Nick Dranias

Efforts to Evade the Debt Ceiling Require State Intervention

Posted on February 06, 2013 | Author: Nick Dranias
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Washington’s big spenders are getting more and more untethered from reality. A year ago, they argued that the Fourteenth Amendment somehow empowered the President to ignore the debt ceiling. More recently, they urged the President to mint a new trillion dollar platinum coin—provoking ridicule even by fellow travelers, like comedian Jon Stewart. And now, an article advanced by Economist Neil H. Buchanan and attorney Michael C. Dorf contends that President Obama can disregard the debt ceiling because doing so is the “least unconstitutional” option when forced to choose between violating the ceiling or his duty to execute appropriations.

There’s only one problem with this contention: The last legislative act governs in the event of an unavoidable clash with a prior legislative act. This rule of law means the President is fully empowered by Congress to withhold spending on any appropriation that was enacted before a subsequent debt ceiling is set, as needed to enforce that ceiling. Because there are plenty of appropriations that fall into that category, nothing warrants ignoring the debt ceiling.

Of course, it is doubtful that those who want the President to ignore the debt ceiling are motivated by a cogent legal analysis. Buchanan and Dorf reveal in their article that they don't want any check on debt other than the ordinary budgeting process. The problem with this perspective is that debt is especially prone to abuse. Politicians are all too happy to engage in debt spending that shifts the cost of current policy choices to future nonvoters. This is why 49 states have some sort of debt limit built into their constitutions, and also why the current federal statutory debt ceiling is better than nothing.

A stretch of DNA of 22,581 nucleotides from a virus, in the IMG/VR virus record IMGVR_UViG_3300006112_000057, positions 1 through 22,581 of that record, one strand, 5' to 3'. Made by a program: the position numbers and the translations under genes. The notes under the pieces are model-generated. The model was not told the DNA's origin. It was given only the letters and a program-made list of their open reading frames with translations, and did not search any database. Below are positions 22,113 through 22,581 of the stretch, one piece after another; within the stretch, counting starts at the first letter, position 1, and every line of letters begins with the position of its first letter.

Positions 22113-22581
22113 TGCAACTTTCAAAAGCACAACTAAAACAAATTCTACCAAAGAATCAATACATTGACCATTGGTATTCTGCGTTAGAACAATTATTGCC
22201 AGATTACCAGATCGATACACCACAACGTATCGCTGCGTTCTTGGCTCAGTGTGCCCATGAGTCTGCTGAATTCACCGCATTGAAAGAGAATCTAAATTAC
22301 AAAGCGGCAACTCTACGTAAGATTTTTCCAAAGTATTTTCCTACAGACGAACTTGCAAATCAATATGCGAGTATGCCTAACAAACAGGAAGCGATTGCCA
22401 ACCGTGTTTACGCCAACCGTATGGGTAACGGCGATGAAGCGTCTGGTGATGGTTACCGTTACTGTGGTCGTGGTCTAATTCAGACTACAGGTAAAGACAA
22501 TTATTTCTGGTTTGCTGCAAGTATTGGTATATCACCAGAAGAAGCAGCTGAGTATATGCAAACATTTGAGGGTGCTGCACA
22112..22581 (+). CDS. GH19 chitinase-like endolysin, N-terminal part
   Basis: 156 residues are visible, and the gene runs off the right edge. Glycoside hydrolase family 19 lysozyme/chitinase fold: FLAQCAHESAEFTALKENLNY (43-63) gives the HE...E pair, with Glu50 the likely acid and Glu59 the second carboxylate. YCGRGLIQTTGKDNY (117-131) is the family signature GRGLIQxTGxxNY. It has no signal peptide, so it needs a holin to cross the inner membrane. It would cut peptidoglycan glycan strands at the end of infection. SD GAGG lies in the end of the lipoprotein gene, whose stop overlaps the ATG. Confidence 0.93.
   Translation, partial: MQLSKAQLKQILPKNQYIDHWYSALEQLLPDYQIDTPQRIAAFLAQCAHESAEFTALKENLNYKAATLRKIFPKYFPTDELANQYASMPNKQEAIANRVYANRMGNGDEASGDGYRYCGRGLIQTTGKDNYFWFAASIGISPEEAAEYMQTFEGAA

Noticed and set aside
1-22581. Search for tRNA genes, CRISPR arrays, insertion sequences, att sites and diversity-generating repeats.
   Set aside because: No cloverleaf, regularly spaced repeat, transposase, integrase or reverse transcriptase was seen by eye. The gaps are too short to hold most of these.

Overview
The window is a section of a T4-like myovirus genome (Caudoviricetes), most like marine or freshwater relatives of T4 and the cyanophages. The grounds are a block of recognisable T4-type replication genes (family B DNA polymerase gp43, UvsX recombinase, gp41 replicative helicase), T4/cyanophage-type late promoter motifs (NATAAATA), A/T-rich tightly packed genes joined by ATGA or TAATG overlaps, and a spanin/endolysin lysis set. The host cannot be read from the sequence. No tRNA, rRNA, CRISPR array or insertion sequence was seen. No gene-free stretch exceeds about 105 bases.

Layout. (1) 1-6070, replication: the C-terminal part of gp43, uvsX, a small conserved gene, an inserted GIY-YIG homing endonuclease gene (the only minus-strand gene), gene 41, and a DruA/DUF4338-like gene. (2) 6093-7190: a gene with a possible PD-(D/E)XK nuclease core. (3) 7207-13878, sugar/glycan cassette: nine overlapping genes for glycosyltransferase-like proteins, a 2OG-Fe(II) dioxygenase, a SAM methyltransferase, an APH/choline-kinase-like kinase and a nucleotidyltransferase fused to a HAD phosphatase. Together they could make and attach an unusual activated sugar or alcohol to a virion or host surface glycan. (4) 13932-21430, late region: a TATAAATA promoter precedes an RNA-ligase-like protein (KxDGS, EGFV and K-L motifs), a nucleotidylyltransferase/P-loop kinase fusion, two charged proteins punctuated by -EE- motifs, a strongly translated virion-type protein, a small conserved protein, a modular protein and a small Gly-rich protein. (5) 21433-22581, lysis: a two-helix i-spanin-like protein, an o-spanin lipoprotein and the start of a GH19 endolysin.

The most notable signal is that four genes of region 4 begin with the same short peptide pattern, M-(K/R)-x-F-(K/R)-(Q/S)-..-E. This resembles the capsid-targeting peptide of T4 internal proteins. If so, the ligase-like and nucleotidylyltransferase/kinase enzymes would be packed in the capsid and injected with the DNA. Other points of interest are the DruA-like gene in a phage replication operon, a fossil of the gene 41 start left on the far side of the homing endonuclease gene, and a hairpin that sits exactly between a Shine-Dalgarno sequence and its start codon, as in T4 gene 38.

But these kooky debt ceiling evasion theories are likely to keep on coming unless we finally cure Washington’s debt addiction. This will require a constitutional reform that holds the President accountable for enforcing a hard debt limit. But such a reform won’t be proposed by Washington; the states and the people will have to advance the Compact for America instead.

Using an agreement among the states, the Compact for America invokes Article V of the United States Constitution to quickly and safely advance a powerful Balanced Budget Amendment. Bills advancing the Compact for America have already been drafted or introduced in four states, including Arizona, Connecticut, Georgia, and New Mexico. Arizona Rep. Adam Kwasman is leading the way by securing passage of HB2328 from the state House Federalism and Fiscal Responsibility Committee last week. And now, legislators in California, Idaho, Kansas, Maryland, Oklahoma, North Dakota, Texas, and Virginia, are ready to pull the trigger. This rapidly growing movement is our best hope for imposing some restraint on our exploding federal debt.

Learn more:

CNN Money: Is the debt ceiling unconstitutional?

CNN: Obama should override the debt ceiling

The Daily Show: The Trillion-Dollar Coin

Compact for America: Official Website

Arizona State Legislature: HB2328

Arizona State Legislature: Federalism and Fiscal Responsibility Committee Hearing (1:41)

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